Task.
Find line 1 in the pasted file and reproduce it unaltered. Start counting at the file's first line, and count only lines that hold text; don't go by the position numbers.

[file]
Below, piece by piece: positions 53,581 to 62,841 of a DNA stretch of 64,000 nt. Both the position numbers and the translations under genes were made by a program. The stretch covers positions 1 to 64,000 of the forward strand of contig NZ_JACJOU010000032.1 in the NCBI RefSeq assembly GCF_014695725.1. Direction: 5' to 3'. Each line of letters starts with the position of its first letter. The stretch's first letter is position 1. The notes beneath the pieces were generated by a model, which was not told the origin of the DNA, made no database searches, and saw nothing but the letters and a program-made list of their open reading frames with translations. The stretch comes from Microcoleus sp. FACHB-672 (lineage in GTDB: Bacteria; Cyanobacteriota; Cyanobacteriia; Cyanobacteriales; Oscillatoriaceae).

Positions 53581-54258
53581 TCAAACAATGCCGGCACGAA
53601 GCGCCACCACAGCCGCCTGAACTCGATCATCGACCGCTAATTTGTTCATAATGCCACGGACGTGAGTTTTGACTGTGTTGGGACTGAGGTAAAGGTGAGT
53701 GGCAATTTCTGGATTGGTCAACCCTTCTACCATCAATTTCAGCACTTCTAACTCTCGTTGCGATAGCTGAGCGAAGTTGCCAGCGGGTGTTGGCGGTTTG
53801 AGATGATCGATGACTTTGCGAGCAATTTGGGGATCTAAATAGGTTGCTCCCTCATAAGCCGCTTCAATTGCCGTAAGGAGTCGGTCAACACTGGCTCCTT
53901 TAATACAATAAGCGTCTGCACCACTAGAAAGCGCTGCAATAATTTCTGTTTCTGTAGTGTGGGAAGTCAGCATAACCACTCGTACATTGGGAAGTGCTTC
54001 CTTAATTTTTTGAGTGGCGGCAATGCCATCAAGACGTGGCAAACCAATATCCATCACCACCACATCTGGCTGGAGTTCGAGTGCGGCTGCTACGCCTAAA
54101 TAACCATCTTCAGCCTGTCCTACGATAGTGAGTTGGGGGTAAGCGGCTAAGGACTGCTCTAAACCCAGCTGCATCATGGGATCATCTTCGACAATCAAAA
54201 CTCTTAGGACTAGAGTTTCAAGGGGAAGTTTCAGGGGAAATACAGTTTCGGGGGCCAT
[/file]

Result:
Below, piece by piece: positions 53,581 to 62,841 of a DNA stretch of 64,000 nt. Both the position numbers and the translations under genes were made by a program. The stretch covers positions 1 to 64,000 of the forward strand of contig NZ_JACJOU010000032.1 in the NCBI RefSeq assembly GCF_014695725.1. Direction: 5' to 3'. Each line of letters starts with the position of its first letter. The stretch's first letter is position 1. The notes beneath the pieces were generated by a model, which was not told the origin of the DNA, made no database searches, and saw nothing but the letters and a program-made list of their open reading frames with translations. The stretch comes from Microcoleus sp. FACHB-672 (lineage in GTDB: Bacteria; Cyanobacteriota; Cyanobacteriia; Cyanobacteriales; Oscillatoriaceae).